April 8, 2019 News

By Chris Gazenbeek, SDA State Secretary

In late December/early January, the union ramped up its No One Deserves a Serve Campaign. We flooded the airwaves and social media with advertisements which highlighted the abuse our fast food members experience every day of the week. As a result, media organisations interviewed several of our members and they were able to look down the camera and tell the viewer in their own words how customers are becoming more violent and more abusive. Members have been spat upon, kicked, punched, had objects thrown at them and in some cases, had to seal themselves away from drug and alcohol fuelled violence. Their graphic real life stories resonated with the wider public and there is no doubt in my mind that if our campaign stopped one attack upon our members, then the advertising blitz was a success.

Over my Christmas break, I had the opportunity to catch up with the wider family, have a few barbeques with friends, enjoy a quiet beer and just relax. I love having a chat and several times the conversation focused on the ads we ran on the No One Deserves a Serve Campaign. Not one person disagreed with the sentiments of the campaign; in fact, they fully supported it.

Before long, the conversation steered to workers in other industries who have been subjected to the same abuse as our members. In the space of 30 minutes, we discussed four other examples.

Indications of Abuse in Other Industries

In hospital emergency departments, there are now security guards to deal with unruly and obnoxious behaviour from patients. I learnt that as recently as four weeks ago, a drug-affected woman was so rude and aggressive towards the emergency personnel in the RBWH that five security guards were needed to pacify her and calm her down. The drug ‘Ice’ has a lot to answer for.

There are now signs in ambulances which state that ‘no abuse directed towards the paramedics will be tolerated’.

It is not uncommon for staff taking blood at QML outlets to be abused by customers. For example, there is a sign up at the QML Runaway Bay outlet which clearly states that violence towards QML staff is unacceptable.

During my leave, I took some rubbish to the local refuse centre. I was surprised to see huge signs stating that abuse and violence directed towards Council Staff would not be tolerated and would result in the abusers being unable to unload their rubbish.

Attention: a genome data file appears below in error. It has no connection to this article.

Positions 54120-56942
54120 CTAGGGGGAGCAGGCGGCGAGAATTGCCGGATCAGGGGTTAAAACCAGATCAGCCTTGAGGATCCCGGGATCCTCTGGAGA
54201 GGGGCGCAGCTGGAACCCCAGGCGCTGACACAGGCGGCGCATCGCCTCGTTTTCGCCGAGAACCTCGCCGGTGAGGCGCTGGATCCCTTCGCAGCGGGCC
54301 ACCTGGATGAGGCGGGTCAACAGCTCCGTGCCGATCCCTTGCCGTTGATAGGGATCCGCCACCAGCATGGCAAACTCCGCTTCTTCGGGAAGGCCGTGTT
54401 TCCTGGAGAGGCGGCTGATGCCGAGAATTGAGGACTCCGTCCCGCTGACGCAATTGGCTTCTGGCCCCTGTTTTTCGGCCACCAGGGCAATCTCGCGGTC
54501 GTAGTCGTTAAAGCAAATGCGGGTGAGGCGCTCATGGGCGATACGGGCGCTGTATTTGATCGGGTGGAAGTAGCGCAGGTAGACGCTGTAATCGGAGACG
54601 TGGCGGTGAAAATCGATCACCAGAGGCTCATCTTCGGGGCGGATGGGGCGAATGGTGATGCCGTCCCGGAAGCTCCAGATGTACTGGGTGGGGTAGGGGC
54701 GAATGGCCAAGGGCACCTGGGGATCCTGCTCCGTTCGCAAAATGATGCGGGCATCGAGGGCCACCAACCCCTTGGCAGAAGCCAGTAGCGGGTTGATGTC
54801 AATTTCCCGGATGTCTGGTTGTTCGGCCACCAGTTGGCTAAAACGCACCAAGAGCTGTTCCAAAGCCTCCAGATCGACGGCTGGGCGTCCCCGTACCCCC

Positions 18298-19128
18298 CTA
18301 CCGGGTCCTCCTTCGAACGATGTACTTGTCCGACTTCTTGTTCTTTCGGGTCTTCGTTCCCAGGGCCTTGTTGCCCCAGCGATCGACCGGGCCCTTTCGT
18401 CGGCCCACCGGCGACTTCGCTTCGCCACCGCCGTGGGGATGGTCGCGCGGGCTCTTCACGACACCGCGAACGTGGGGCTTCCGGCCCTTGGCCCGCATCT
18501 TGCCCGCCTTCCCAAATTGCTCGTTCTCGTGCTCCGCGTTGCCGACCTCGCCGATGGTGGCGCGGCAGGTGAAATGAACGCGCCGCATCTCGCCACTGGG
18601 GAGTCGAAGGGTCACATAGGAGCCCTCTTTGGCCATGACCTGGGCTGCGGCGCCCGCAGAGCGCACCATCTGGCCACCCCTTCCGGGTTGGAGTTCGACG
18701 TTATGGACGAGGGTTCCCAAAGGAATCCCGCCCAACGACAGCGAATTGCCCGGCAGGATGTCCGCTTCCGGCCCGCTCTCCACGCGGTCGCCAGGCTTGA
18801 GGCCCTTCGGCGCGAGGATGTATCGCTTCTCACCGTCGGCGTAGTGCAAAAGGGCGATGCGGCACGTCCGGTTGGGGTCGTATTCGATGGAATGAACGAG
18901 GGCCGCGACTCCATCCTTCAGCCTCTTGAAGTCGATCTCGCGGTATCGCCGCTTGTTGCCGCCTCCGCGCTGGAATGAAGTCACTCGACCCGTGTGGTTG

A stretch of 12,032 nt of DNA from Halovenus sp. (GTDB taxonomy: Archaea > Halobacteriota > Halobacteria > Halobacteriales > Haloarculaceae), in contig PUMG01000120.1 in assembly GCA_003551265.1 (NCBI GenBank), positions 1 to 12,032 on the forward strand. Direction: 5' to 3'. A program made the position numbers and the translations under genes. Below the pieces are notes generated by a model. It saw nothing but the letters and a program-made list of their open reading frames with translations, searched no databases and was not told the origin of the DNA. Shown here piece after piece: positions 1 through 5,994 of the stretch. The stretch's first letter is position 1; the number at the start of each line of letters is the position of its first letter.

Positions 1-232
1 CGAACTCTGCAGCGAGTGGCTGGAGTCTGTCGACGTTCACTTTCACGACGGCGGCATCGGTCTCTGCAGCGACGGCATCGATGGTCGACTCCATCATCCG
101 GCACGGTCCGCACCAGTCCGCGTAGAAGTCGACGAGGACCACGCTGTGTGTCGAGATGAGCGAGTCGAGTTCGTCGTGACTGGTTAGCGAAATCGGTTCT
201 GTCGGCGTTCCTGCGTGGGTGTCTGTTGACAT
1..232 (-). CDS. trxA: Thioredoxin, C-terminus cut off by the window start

When I returned from my leave, I discussed my experiences with my work colleagues. In the last six months, the union office has received an increasing number of enquiries from members regarding our campaign. Members have reported customer abuse and they have wanted to know more about their rights when they are physically assaulted or verbally abused. Members have also wanted, to know how they will be treated if, while trying to stop a theft, they are injured. Will they face disciplinary proceedings?

My Advice

If members are subject to physical assault or verbal abuse, they are advised to immediately apply for workers’ compensation. This sort of injury is no different to, for example, a manual handling injury. If work causes or is a contributing factor to the injury whether the injury is seen or unseen, members are advised to immediately apply for workers’ compensation and see their family doctor. Because the whole area of workers’ compensation can be a legal minefield, members are strongly advised to immediately contact the union office for FREE expert guidance and advice.

The issue of theft is more complex. As part of their duties, employees can be asked by management to check customers’ shopping bags. However, I remind all members that they are not security guards.
Senior management of the retail companies authorised the introduction of self-scanning. Customer theft has increased as a result of this initiative. This, however, does not mean that more pressure should be placed on our members to stop the theft. Companies need to increase security staff to apprehend the thieves and employ more register operators to deter would-be thieves.
It is interesting to note that after an incident where a member gave chase to a thief, head office suggested that she should not have chased the offender and then would not have been subjected to disciplinary proceedings. We strongly defended our member. Her name was subsequently cleared and she received an apology. She filled in an Incident Report form and has now applied for workers’ compensation.

Valuable Lessons So Far

  • Don’t chase thieves;
  • Customers must not receive financial rewards for their misbehaviour. If this is still happening in your workplace, please advise the union office;
  • Members should apply for workers’ compensation if and when they are subjected to customer abuse;
  • Members are strongly encouraged to seek union advice if and when they apply for workers’ compensation;
  • The SDA will always assist SDA members. Non-members will have to fight their battles on their own;
  • The Customer is often wrong.

The on-going Campaign

The SDA’s No One Deserves a Serve Campaign is a long campaign. It has the full support of our members and the wider public. Importantly, we are not alone in this campaign. Other unions have become involved and the issue of customer abuse is not isolated to the retail and fast food industries.

Further meetings have been planned with the leading players in retail and fast food. Much work needs to be done and members will continue to be advised as developments occur.
For me, the issue is very simple. Our members need their jobs so as they can provide for themselves and their families. All they want to do is to come to work, be left alone and not be abused or threatened by the public.

This is not too much to expect.